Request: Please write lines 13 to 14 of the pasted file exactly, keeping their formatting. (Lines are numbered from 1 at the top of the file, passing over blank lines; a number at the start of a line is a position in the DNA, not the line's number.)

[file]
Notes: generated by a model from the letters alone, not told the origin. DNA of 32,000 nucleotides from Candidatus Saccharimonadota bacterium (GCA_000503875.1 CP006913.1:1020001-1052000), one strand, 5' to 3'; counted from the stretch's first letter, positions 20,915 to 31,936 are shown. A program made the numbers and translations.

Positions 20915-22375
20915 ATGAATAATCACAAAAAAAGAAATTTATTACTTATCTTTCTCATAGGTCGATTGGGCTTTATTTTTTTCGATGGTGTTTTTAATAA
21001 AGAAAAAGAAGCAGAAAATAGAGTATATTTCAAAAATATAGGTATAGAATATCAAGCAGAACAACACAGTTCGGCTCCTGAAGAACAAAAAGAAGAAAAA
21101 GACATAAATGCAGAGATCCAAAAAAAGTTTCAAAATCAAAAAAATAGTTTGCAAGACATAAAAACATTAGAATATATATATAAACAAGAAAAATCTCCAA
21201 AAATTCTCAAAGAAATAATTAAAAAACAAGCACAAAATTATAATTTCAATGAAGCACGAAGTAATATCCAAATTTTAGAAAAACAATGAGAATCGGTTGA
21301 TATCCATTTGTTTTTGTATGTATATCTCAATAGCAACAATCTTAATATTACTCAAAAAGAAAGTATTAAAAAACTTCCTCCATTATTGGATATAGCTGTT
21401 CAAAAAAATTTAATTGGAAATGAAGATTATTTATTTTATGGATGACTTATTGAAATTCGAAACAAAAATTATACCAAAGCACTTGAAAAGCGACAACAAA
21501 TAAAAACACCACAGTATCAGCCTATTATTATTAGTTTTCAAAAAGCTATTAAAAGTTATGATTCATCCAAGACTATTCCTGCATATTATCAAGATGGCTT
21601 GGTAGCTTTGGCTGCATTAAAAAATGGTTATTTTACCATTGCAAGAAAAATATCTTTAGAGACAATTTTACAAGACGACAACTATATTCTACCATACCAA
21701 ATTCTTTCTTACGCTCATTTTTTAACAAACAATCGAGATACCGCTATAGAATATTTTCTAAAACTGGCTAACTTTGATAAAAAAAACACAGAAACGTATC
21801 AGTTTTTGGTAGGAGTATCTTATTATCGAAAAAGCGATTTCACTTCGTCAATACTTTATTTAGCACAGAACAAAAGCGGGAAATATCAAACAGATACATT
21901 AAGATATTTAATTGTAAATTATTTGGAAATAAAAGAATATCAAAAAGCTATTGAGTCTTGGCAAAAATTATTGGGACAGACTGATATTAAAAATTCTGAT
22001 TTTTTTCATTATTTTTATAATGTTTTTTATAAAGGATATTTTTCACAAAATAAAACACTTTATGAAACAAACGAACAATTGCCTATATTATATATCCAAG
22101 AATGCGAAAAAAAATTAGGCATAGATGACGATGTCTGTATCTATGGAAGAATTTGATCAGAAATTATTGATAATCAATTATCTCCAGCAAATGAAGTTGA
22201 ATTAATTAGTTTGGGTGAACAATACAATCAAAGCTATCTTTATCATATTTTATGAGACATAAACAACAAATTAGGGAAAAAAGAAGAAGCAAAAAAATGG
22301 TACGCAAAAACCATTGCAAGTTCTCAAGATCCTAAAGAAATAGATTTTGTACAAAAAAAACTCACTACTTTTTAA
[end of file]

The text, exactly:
21901 AAGATATTTAATTGTAAATTATTTGGAAATAAAAGAATATCAAAAAGCTATTGAGTCTTGGCAAAAATTATTGGGACAGACTGATATTAAAAATTCTGAT
22001 TTTTTTCATTATTTTTATAATGTTTTTTATAAAGGATATTTTTCACAAAATAAAACACTTTATGAAACAAACGAACAATTGCCTATATTATATATCCAAG